Google's new smartphones, the Pixel and Pixel XL, boast a slick design, impressive camera, new voice aide dubbed Google Assistant, and, ahem, a standard headphone jack. They also represent a major turning point for the Mountain View, Calif.-based tech giant: Google's new approach more closely ties its software and hardware, much like rival Apple. The move could not come at a more important time for Android, the company's mobile eight-year-old operating system.
Google has long been happy to develop and license Android software to third-party smartphone makers like Samsung, rather than create its own devices in-house. Even Google-branded Nexus phones were manufactured by contractors HTC and LG and were partially intended as reference designs, or gentle reminders to the company's partners about what the Android experience should feel like. The company's $12.5 billion acquisition of handset maker Motorola in 2011 failed to create the competitive mobile hardware division once imagined by executives and was eventually sold to Lenovo for a paltry $2.91 billion three years later. Nevertheless, thanks to licensing, Android marched on to dominating market share (87.6% for Google compared to 11.7% for Apple's competing iOS in the second quarter of this year, according to researcher IDC).
There were downsides to Google's approach, though. Because hardware manufacturers are largely free to tinker with Android, many devices are laden with "bloatware," or unwanted software. This so-called fragmentation also means Android software updates don't always roll out evenly to Android phone users, keeping some from benefiting from new features and leaving others susceptible to malware. And controversies like Samsung's recent Galaxy recall over potentially explosive batteries may not reflect badly on Google's technology, but could turn off some users from the platform. (Not that Apple hasn't had it's own manufacturing controversies over the years; see bumper-gate and bend-gate.)
Google's new Pixel phones may be an answer to all of these problems. Google is effectively mimicking Apple's design philosophy by managing both the hardware and software aspects of its devices. Done well, that level of control can result in faster phones with cleaner interfaces, more advanced features (like Google Assistant) and higher overall quality. It is becoming increasingly clear that advancements in software require corresponding, often coordinated advancements in hardware as mobile phones mature.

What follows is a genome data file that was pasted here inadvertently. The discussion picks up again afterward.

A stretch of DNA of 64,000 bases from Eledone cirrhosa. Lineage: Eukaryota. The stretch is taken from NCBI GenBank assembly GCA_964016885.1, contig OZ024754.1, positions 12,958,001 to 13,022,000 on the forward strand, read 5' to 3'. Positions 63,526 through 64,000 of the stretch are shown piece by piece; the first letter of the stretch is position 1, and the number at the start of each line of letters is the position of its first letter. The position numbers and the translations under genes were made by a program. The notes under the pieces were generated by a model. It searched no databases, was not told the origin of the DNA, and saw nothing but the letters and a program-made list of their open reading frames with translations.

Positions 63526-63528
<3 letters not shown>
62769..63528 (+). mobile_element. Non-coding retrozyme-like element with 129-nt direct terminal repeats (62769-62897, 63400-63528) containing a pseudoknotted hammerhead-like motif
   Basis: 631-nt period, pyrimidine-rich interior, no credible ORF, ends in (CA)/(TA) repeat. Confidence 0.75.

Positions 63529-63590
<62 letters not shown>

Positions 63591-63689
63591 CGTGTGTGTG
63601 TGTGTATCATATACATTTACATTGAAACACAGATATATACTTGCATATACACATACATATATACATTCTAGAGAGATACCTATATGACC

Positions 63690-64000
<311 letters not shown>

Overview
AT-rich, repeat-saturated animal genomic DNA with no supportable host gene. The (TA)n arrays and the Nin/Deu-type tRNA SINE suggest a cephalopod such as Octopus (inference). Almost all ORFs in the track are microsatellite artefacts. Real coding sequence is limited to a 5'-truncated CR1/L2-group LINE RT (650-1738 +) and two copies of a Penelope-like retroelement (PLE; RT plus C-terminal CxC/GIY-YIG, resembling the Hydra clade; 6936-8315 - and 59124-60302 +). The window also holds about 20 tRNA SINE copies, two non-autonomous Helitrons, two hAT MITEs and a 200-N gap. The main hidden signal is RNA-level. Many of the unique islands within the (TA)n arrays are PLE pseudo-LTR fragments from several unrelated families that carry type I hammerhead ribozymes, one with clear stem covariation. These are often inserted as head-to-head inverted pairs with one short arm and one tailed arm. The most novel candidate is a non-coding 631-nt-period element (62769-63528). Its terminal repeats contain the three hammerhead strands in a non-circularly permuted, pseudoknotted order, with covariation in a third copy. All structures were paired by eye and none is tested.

The new Pixels, hopefully, represent a better Android experience for users. They may also scramble the way Google looks at the phones business. Despite its smaller share, Apple collects 94% of the entire market's smartphone profits. The iPhone made just over $24 billion in revenue in the most recent quarter alone because the company makes money on its hardware. Up to now, Google hasn't depended on hardware sales, focusing instead on getting its operating system in as many hands as possible to drive its search-based advertising business. If the Pixels are a hit, that could change the company's calculations.
Of course, in the hardscrabble mobile phone market, that's still a big if. Specs and flashy promo videos are one thing, real-world performance is another. And yet, a purer Android experience is something the company's fans are likely to cheer.